As for the other AR Games, imaginatively entitled AR Games: Augmented Reality, these use the cards mentioned above to place various game elements in the real word. These are fun, though less impressive, as they require the cards to be placed on a flat surface and constantly kept within the camera's view. I get the feeling that these were merely a test for something bigger, and Nintendo are trying to work them into future games.
For anyone who's played the Wii, you'll be happy/annoyed to know that Miis are back! for those unfamiliar with the Miis, they're essentially little models of the person playing, often usable in games. On the 3DS, players can either make one from scratch, or take a picture of themselves and have the console do all the work. I made one from scratch, mostly because the console version of me had really tiny eyes. The Miis are then used in StreetPass...
|Mini-Mii. I think it works...|
Speaking of which, StreetPass is an interesting little feature that becomes active when the 3Ds is put on Sleep Mode. When two 3DSes pass each other on sleep mode, then they exchange data. Miis are sent to each console, which can then be used in either a puzzle game where you collect pieces of an image from Miis you encounter, or an RPG in which Miis fight ghosts, levelling up the most you encounter the same Mii. So far, I've met 7, and it's really fun to open your 3DS and see that you've passed someone else. StreetPass is also used in a number of the major launch titles, Super Street Fighter IV included. It will certainly by interesting to see what future games do with this feature.
StreetPass also includes a pedometer, which counts the number of steps you've taken, and rewards you with up to 10 coins per day. These are used in various ways, such as hiring heroes and buying puzzle pieces in the games mentioned above, or unlocking features in games such as Street Fighter.
So those are the majority of the features on the 3DS, but there are also things like Friend Lists, a soon-to-be-added Internet Browser (almost typed Bowser there. Too much Nintendo...), a music player if you upload songs to the 3DS' SD card, and ever a 3D camera. But now it's time for the important element - the 3D itself!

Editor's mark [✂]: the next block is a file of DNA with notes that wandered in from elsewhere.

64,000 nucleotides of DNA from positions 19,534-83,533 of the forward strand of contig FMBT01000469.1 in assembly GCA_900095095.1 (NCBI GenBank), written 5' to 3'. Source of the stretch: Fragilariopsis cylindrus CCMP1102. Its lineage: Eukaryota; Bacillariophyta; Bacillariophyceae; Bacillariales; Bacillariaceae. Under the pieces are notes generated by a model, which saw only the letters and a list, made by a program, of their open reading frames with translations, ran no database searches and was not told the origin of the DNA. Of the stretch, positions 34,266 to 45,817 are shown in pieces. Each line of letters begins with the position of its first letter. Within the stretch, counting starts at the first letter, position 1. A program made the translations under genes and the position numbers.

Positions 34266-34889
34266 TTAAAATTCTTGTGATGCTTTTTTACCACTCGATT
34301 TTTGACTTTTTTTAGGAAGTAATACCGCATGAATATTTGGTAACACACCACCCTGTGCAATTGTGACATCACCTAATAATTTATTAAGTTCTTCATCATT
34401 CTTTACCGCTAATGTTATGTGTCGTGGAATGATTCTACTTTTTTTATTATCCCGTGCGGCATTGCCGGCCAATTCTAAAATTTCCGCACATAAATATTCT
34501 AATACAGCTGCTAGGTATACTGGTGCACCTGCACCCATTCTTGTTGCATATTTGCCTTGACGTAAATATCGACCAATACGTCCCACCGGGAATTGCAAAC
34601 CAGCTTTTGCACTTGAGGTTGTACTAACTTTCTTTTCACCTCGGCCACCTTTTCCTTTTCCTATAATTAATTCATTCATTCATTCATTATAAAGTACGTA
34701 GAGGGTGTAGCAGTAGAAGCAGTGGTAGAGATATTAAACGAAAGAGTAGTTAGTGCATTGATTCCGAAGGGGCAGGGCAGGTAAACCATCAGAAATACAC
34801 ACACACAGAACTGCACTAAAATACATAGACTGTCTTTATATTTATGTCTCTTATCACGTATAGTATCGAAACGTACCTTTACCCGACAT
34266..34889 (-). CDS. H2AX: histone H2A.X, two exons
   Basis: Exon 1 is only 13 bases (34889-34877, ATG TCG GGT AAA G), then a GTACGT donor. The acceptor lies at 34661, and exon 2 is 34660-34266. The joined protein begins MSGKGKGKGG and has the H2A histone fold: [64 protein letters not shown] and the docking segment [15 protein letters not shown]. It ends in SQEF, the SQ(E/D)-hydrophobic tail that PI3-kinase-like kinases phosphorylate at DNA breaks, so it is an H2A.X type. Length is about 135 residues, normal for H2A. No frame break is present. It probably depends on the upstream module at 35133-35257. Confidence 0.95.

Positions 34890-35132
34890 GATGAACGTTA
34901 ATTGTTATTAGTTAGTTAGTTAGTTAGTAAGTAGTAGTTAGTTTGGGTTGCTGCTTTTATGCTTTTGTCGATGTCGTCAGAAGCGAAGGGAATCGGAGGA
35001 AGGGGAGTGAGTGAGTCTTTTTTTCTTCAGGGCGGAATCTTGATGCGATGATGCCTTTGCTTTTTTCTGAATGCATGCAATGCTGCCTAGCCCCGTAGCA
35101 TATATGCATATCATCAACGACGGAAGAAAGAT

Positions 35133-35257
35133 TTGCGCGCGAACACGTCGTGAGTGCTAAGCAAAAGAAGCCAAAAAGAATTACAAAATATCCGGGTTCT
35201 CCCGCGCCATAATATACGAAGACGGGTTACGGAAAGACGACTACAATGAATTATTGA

As I've said, I've shown off Face Raiders to a number of people, all of them with 3D turned on. I don't think I've met a single one who didn't enjoy it to some degree - even my housemates, who I managed to coax an 'it's impressive' out of (they've very hard to impress technology-wise). The 3DS does come with a depth slider, which allows anyone playing to adjust how much 3D is used to a comfortable level. Some people have experienced headaches, and though I've had little issue myself, I can see why people might struggle.
So, all in all, I've probably give the 3DS a solid 8/10. There are some elements that feel underused, the non-Face Raiders AR Games in particular, but elements that really stand out such as StreetPass and Face Raiders (it really is good. Anyone who wants a go and they see me, let me know. I tend to take it with me most places). The price tag, however, is pretty high, especially compared to places like the USA. It it were £30 cheaper, I'd bump up the rating to around 8.5, maybe even 9 if I felt generous.
- Good 3D.
- Some great games.
- Great fun to play.
- Some elements seem a little tacked on.
- Can be expensive.
- Launch price a little too high.